9 Points to Win More at the Fundraising Game

9 Points to Win More at the Fundraising Game

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As developing a new product is time-consuming and unpredictable, the ability to seek more funding is vital to startups. The process of searching, applying and pitching could be tedious and overwhelming. Berlin-based VC firm Point Nine Capital has listed nine rules to abide in order to be more effective at fundraising. These nine points can be divided into three core strategies. Follow them to increase your chance of success.

Strategy No.1: Knowing your secret weapon, the battlefield and the targets

1.      Product

This is the secret weapon you have been dreaming about for months or years. I know you can describe it at length but you need a concise description for the future investors. Make the answers to these questions short, special and memorable:

  • What is your special power”? – or the problem your product solves
  • Who would love it? – or the group of customers it helps
  • What is the distinguished core feature?
  • How will it develop in the next six to twelve months?

Show, dont tell

Let the investors try your product. If it is not quite ready, send them a demo, demonstrate the details with videos and screenshots.

2. Competitions

What is happening on the battlefield?

You need to know your competitors, their strengths as well as weaknesses, and the gaps on the market. Most importantly, show investors the way you will build your long-term competitive advantage.

3. Target market

You don’t need a win on all fronts, but the right ones. Make sure to choose the most suitable targets and get to know them well, meaning:

  • Be as specific as possible: “2 – 4 years companies, with 200 – 3,000 employees, in Western Europe”, works better than “small and medium-sized companies”
  • Use reliable data to estimate the size of the market
  • Study the structure, current trends, and future opportunities

Strategy No.2: May the odds be ever in your favour

Learn the data and its meanings because numbers speak louder than words.

4. Traction

You need to track the Key Performance Indicators (KPIs), from the launching point to date, so that you can show them to the interested investors. Some common KPIs for a SaaS company are:

  • Visitors & Signups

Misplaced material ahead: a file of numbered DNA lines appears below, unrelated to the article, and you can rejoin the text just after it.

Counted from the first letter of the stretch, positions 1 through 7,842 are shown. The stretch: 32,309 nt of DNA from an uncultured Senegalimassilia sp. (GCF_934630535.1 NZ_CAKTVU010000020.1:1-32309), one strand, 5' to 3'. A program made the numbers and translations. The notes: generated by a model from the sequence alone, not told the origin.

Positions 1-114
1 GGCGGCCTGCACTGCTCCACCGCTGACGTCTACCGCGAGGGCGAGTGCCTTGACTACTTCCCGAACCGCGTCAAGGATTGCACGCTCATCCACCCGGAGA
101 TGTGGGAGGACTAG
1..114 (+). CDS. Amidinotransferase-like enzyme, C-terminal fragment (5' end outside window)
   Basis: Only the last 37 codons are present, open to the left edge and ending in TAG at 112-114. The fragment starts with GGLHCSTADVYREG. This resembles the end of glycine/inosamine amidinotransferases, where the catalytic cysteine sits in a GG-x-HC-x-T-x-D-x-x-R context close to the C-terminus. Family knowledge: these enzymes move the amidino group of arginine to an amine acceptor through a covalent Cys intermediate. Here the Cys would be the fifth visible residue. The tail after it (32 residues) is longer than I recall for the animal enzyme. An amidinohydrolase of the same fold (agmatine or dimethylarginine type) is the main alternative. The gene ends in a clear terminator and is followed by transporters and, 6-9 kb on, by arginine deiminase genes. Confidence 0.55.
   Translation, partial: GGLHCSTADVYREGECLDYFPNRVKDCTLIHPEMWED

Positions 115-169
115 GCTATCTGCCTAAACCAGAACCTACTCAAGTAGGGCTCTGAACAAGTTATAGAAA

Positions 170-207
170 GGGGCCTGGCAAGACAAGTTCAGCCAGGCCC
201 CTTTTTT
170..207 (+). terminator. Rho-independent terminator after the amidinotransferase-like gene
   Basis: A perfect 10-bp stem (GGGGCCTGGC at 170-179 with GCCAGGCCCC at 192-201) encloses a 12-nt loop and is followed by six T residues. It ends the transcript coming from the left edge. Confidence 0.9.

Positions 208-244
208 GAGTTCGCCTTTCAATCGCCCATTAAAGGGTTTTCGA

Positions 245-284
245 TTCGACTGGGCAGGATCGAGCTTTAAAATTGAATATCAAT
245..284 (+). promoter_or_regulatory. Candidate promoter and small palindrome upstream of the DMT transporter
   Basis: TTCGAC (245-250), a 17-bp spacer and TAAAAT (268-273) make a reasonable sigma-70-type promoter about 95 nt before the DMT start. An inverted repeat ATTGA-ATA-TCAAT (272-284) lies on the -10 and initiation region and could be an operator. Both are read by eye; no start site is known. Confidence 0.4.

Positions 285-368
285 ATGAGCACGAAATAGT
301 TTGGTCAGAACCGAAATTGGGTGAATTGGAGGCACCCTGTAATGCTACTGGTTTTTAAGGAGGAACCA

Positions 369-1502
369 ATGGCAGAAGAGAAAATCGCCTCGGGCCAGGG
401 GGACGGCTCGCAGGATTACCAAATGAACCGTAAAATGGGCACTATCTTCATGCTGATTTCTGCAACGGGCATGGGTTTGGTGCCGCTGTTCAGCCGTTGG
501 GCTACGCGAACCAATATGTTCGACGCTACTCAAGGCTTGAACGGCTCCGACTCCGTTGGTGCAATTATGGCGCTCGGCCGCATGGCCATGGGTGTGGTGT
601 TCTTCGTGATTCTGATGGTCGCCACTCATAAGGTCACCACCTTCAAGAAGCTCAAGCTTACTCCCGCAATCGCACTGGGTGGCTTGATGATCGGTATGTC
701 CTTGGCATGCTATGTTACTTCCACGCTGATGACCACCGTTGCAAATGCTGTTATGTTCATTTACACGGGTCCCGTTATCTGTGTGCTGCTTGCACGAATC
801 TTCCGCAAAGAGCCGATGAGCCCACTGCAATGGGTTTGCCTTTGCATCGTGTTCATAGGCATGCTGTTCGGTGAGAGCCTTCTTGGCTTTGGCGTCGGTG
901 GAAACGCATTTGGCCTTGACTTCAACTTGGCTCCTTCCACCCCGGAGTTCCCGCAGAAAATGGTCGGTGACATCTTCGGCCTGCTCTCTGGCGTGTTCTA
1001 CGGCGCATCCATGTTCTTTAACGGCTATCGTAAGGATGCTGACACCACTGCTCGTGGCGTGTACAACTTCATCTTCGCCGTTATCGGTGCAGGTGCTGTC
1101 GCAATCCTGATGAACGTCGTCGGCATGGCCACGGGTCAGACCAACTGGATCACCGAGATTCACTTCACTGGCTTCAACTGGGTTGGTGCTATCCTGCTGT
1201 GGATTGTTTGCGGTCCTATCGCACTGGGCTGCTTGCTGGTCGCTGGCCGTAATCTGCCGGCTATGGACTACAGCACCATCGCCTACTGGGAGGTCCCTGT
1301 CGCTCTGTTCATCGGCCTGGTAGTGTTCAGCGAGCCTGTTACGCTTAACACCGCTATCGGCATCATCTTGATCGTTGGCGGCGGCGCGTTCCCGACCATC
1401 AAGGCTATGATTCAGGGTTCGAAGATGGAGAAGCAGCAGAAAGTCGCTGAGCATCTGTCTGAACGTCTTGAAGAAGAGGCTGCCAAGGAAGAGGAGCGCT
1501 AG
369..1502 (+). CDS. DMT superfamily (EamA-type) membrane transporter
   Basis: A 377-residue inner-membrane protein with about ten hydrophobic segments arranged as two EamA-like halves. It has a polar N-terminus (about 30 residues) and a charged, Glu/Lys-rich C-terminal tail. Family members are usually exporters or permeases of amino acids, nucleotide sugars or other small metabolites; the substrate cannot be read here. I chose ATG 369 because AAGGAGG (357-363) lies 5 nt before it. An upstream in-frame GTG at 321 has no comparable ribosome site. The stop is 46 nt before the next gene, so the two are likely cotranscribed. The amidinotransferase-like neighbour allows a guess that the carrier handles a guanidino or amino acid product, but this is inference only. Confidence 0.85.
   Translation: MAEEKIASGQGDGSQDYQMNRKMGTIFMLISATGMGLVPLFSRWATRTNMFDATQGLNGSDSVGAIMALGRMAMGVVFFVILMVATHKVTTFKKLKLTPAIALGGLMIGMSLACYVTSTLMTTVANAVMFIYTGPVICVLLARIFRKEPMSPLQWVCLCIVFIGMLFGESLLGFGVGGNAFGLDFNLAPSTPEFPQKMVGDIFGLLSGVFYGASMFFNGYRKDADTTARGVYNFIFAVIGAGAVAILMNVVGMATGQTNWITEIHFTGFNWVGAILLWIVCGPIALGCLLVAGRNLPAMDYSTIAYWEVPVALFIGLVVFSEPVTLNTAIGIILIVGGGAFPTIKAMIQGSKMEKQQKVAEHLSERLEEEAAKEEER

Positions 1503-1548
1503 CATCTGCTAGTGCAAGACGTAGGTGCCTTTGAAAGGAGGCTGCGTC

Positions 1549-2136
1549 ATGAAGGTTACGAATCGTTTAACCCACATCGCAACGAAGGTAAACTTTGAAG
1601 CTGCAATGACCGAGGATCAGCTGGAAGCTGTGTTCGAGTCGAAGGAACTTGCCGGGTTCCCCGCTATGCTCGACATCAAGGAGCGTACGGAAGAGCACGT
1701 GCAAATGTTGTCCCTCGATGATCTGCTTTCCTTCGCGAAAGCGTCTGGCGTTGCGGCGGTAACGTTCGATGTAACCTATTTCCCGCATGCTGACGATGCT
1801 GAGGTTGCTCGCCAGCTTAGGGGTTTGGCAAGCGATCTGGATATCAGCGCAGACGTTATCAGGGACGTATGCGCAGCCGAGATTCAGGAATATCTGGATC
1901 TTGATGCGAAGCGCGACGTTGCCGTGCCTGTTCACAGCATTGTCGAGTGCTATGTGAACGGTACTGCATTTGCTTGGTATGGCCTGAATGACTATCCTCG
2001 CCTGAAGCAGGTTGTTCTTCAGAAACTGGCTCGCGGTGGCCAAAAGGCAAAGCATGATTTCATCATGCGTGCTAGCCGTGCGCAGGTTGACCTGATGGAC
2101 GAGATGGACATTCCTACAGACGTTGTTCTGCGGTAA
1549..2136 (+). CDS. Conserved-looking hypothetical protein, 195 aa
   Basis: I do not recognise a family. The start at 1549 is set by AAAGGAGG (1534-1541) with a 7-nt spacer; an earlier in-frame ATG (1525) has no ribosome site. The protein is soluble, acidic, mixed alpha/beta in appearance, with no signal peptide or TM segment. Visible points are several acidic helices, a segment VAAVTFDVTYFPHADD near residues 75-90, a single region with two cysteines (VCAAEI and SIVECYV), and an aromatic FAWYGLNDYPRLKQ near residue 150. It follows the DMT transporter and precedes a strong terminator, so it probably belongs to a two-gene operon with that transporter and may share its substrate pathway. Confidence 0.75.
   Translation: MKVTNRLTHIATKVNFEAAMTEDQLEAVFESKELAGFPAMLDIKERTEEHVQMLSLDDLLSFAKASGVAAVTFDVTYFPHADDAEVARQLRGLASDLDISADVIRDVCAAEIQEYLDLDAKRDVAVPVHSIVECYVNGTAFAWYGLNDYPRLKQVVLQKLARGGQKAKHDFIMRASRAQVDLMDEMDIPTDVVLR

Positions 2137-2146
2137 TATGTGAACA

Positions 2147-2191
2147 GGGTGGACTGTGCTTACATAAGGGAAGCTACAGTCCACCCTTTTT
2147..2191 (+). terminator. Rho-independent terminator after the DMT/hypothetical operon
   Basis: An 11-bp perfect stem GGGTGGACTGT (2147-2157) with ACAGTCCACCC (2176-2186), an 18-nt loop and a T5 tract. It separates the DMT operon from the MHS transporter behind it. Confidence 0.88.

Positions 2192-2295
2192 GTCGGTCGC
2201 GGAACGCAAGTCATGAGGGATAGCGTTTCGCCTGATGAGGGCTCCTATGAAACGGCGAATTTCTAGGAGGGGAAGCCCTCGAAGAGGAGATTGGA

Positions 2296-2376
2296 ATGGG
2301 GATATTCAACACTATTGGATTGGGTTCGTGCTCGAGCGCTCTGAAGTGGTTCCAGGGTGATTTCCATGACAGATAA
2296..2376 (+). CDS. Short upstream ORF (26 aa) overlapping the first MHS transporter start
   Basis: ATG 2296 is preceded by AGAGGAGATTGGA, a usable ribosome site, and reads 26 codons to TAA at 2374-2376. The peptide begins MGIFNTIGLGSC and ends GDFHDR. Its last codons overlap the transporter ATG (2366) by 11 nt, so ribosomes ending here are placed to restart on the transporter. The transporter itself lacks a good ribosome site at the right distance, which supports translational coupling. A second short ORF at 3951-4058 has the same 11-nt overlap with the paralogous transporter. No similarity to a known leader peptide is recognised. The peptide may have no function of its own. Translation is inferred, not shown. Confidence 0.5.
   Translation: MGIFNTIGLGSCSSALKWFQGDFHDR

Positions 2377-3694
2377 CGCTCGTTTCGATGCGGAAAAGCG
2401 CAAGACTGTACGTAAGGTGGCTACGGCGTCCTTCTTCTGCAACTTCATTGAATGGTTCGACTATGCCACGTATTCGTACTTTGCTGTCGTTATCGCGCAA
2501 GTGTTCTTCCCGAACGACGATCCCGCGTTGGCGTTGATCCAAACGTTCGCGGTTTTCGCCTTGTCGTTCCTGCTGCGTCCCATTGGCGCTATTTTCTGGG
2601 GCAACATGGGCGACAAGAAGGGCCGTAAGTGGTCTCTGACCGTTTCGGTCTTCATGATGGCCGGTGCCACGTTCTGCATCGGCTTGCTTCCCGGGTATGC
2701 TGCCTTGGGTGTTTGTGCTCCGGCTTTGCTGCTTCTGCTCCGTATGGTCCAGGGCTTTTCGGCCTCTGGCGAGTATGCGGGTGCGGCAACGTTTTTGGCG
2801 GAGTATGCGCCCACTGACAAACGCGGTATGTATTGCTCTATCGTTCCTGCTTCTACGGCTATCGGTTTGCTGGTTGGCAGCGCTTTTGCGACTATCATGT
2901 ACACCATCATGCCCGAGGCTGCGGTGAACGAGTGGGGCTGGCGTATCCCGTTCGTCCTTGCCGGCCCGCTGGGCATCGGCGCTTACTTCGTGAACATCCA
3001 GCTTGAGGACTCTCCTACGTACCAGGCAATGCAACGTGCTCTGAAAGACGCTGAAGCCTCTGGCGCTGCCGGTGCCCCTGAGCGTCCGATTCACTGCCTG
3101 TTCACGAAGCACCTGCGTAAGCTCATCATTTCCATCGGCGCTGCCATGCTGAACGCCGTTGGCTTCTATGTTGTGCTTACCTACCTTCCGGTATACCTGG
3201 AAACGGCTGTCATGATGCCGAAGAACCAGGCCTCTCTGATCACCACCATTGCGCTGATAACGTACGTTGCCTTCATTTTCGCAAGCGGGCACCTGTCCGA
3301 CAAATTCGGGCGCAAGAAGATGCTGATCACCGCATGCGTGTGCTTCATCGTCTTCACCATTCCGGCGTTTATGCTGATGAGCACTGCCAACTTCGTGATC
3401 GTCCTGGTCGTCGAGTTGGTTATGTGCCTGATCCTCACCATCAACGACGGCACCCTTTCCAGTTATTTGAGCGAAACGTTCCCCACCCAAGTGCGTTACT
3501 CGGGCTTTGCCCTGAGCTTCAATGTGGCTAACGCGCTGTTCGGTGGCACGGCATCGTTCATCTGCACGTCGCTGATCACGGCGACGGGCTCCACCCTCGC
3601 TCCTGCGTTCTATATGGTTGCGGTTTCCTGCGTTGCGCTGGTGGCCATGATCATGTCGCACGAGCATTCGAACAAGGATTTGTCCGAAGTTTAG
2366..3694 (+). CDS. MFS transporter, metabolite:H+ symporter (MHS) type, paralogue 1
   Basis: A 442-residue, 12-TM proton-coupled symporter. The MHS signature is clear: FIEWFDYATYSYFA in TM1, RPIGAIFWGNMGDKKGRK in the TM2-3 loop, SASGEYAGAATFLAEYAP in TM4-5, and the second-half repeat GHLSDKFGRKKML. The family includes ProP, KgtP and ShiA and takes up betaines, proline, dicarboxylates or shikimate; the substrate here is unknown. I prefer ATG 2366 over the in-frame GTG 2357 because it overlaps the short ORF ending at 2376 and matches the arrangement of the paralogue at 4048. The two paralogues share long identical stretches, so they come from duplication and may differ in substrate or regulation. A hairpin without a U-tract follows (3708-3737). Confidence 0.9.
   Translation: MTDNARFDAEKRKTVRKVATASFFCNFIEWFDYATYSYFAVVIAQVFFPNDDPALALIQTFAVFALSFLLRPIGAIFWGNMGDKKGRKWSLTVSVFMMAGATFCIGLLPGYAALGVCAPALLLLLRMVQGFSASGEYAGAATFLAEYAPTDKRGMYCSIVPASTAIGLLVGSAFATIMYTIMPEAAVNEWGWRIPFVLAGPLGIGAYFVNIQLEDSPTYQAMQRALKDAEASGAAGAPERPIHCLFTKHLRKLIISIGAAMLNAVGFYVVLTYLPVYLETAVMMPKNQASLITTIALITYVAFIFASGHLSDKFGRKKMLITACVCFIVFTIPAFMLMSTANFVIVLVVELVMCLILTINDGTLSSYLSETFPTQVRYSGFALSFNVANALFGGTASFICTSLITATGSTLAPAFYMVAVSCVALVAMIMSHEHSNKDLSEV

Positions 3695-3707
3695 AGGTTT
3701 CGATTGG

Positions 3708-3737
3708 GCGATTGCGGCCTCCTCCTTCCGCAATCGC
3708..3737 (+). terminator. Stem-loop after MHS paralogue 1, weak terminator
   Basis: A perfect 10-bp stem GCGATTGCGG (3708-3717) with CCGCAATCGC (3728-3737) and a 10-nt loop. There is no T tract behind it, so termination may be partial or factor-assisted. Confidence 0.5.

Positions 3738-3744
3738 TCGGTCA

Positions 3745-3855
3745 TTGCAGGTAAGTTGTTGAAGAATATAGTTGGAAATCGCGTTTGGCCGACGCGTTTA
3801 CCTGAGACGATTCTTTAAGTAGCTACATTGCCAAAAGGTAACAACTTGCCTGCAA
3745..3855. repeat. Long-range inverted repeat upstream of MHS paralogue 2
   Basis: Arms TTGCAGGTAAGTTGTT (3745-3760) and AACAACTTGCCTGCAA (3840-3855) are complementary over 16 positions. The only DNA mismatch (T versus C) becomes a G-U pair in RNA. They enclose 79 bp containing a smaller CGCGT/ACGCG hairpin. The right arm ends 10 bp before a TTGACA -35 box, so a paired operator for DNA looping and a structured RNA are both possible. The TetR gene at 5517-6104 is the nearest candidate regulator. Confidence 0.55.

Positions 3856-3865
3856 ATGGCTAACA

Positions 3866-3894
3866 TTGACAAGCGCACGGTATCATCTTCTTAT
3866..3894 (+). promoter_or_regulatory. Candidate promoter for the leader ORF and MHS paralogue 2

• Paying customers
  • Monthly Recurring Revenues
  • Customer Acquisition Costs
  • Cash flow

A cohort analysis takes the numbers you track and give readers a clear overview of the product’s usage and retention. Basically, it turns hard raw data into something more comprehensible. Better still, show the number and size of opportunities in your sales pipeline. They indicate future growth and give investors the guarantee they would appreciate.

5. Acquisition

Specify how you have gained the current paying customers, how you plan to acquire more in the future, and at what cost.

Some acquisition channels are:

  • SEO
  • Paid search
  • Direct sales
  • Partnerships
  • Content marketing
  • Events

Nobody puts a gun to your head to make you use all these channels. However, you want to show that you didn’t (and won’t) hesitate to hustle.

6. Pricing

Your price determines your revenue, and consequently the return of investment. Therefore, investors would be interested in how you price your product, in comparison with your competitors.

Strategy No.3: Humans – the ultimate power

7. The Team

An innovative idea could wow investors, but they tend to put the bet on the people. Make sure you show off the strengths of the founders and the quality of the first hire. Highlight all the technology as it is the key to the success of most SaaS projects.

8. Money = ???

Your team need to commit to delivering certain milestones with the funding you’ll get.

Show funding history of your startup, also: who invested in you and what your achievements were.

9. Testimonials

Provide feedback from a favourite client or an industry expert. Investors would like it more if you can arrange for them to talk directly with your client so they can see your product from a different perspective.

Though investors prioritise differently on their selection, most of them would want information on these above points in one form or others. Make sure you have them prepared and best of luck with the fundraising efforts.

 

(h/t: What do we base our investment decisions on? Savina van der Straten/Point Nine Capital)

Piggybank image by Shutterstock

 

 

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